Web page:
Holiday Gift Guide: Footwear

   12.11.13

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Hopefully you’ve enjoyed following our Holiday Gift Guide series as much as we’ve enjoyed putting it together. In this installment, we’re looking at footwear. If you have any recommendations of your own, please let us know in the comments.

LaCrosse Aerohead Boots

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I’ve never expected much out of rubber knee boots other than keeping feet dry and lowering scent left while hunting, and I’d never had a truly comfortable pair of knee boots until I got a pair of LaCrosse Aerohead boots. I got them before the start of the season and have put quite a few miles on them. So far I’m highly impressed.

The LaCrosse Aerohead are made with a spongy rubber that fits nicely to your foot. I generally wear boots with EE width and many knee boots aren’t offered in wide widths. So when I got the the Aeroheads, I was completely surprised that, despite not being a wide width, they fit comfortably. The first day I got them I walked about two miles, checking trail cameras that involved one swamp and two streams, and they performed great. Of course my feet stayed dry and warm, but they also stayed incredibly comfortable.

The design of the Aerohead makes it really easy to get your heal in and out. The tightening strap actually gets tight enough to nicely hold your calf, and it doesn’t loosen as you walk. The clamp locks the webbing strap in place nicely. The shape of the rubber on the front protects the neoprene, even in briars, and it also makes it very comfortable to bend at the ankle. They don’t bunch up or cut into your leg.

With a retail price of $129.99, the LaCrosse Aerohead is a great deal for a comfortable, warm, dry boot that will make your hunting season a little more enjoyable.

Obenauf’s Heavy Duty LP

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Most hunting boots nowadays are either synthetic or are a synthetic/leather hybrid, but I’m one of the diminishing few who still prefers all-leather boots. As a leather aficionado, I’ve spent a lot of time and money researching and trying out various leather care products, and Obenauf’s Heavy Duty LP is what I’ve settled on at long last. Obenauf’s is the preferred leather treatment for woodland firefighters, loggers, and other outdoorsmen who bet their lives on a good pair of boots. It’s made in Idaho out of a blend of natural oils and beeswax, and it protects boots against wear, water, mildew, mold, dry rot, and everything else that age and the elements can throw at stitched leather.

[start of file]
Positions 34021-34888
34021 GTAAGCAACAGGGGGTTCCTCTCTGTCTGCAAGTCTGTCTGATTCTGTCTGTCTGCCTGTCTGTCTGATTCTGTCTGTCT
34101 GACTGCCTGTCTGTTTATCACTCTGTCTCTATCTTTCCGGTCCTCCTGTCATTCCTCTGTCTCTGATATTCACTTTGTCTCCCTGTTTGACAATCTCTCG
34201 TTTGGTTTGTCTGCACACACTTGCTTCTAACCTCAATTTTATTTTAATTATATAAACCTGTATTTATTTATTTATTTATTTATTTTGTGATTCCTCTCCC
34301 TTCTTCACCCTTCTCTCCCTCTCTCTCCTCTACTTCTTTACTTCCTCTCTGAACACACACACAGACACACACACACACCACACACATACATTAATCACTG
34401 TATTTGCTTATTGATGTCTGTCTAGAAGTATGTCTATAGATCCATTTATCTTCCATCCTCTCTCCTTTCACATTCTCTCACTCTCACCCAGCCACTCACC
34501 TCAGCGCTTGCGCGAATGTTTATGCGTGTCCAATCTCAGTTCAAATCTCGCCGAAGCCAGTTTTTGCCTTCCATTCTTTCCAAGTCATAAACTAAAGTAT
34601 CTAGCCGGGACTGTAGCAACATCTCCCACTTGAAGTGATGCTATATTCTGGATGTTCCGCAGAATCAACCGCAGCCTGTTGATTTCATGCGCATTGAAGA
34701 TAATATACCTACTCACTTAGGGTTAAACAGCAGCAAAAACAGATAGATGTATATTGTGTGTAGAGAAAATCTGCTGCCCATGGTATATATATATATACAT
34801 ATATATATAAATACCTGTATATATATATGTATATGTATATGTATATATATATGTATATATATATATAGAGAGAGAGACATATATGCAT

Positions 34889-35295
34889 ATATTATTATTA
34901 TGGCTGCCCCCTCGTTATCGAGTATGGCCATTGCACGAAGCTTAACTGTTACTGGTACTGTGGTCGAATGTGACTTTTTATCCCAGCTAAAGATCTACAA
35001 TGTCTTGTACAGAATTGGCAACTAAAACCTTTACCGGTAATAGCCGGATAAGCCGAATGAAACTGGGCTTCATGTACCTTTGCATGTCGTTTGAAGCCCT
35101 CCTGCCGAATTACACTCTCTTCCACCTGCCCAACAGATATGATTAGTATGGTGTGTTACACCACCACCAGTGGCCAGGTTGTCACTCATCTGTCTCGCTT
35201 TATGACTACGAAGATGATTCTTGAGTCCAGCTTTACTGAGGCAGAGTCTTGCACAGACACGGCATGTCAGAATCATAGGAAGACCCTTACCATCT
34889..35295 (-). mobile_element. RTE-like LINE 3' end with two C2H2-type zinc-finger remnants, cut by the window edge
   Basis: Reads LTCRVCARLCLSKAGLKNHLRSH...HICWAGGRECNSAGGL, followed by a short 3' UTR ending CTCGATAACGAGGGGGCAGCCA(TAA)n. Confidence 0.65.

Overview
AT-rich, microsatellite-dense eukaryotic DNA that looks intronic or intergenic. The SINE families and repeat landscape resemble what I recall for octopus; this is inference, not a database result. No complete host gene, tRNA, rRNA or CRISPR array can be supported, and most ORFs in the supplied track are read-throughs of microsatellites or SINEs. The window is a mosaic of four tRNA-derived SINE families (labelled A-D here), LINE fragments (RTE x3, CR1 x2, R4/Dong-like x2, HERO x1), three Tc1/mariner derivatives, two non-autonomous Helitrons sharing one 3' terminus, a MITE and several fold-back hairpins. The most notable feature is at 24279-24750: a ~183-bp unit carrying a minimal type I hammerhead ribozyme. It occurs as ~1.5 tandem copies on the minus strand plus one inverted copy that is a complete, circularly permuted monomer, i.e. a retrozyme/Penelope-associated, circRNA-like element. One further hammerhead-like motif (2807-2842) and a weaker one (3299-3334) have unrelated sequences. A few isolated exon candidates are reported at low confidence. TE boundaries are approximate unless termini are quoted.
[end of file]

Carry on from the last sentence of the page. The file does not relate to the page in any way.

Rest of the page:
So if you or someone you know has a good pair of leather boots, Obenauf’s makes a fantastic little $14 stocking stuffer.

Lorpen Merino Wool Socks

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I realize that smart wool and synthetics are all the rage when it comes to footwear, but I still go for old-fashioned merino wool socks. I especially like Lorpen’s light hikers because I find I can wear them practically year-around. (I’m a huge fan of multi-use items that I can wear in and out of hunting season.) In the summer, the ligher wool socks wick sweat away from my feet, and in the fall they’re warm enough to work until it gets well and truly cold, at which point I switch to something a bit more heavy-duty.

At $19.99 for a two-pack, these aren’t exactly budget items. But as I said, I get nearly year-round use out of them, and they do last, so it’s worth it. Plus, as a Christmas gift they certainly do beat the dreaded Gold Toe socks.

Muck Boots

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Muck Boots — how much better named could a brand of boots be? My first pair of muck boots was from the company’s Woody line. Talk about easy on-easy, easy-off. These boots immediately won my heart in the comfort category.

The C-Foam shell in this boot construction is the key element. These are self-insulating and waterproof at the same time. They allow for a no-pull on foot insertion to get the boots on. The Airmesh lining in these boots permits air to circulate around the foot to reduce excess humidity and perspiration. This makes the boot warmer as well.

Since purchasing my original Woody Elites, I’ve added two other pairs, including the Woody Ex Pro in Mossy Oak camouflage with the additional shin overlay protection for use in tough brush and briars. These are great for colder weather and have a very aggressive mud gripping sole. These boots do not slip and slide around.

I also have the Edgewater in mid-height. I wanted a quick slip on boot for around the yard or deer camp, to walk out to the truck, or for quick camp jobs. They are great for rides on the ATV for protection from brush, water, and mud. These boots have a traditional tire tread type sole.

If you want a good boot for wet conditions or everyday comfort wear in the field, woods, or town, check out a pair of Muck Boots. And don’t be shocked if Santa comes down the chimney wearing a pair.

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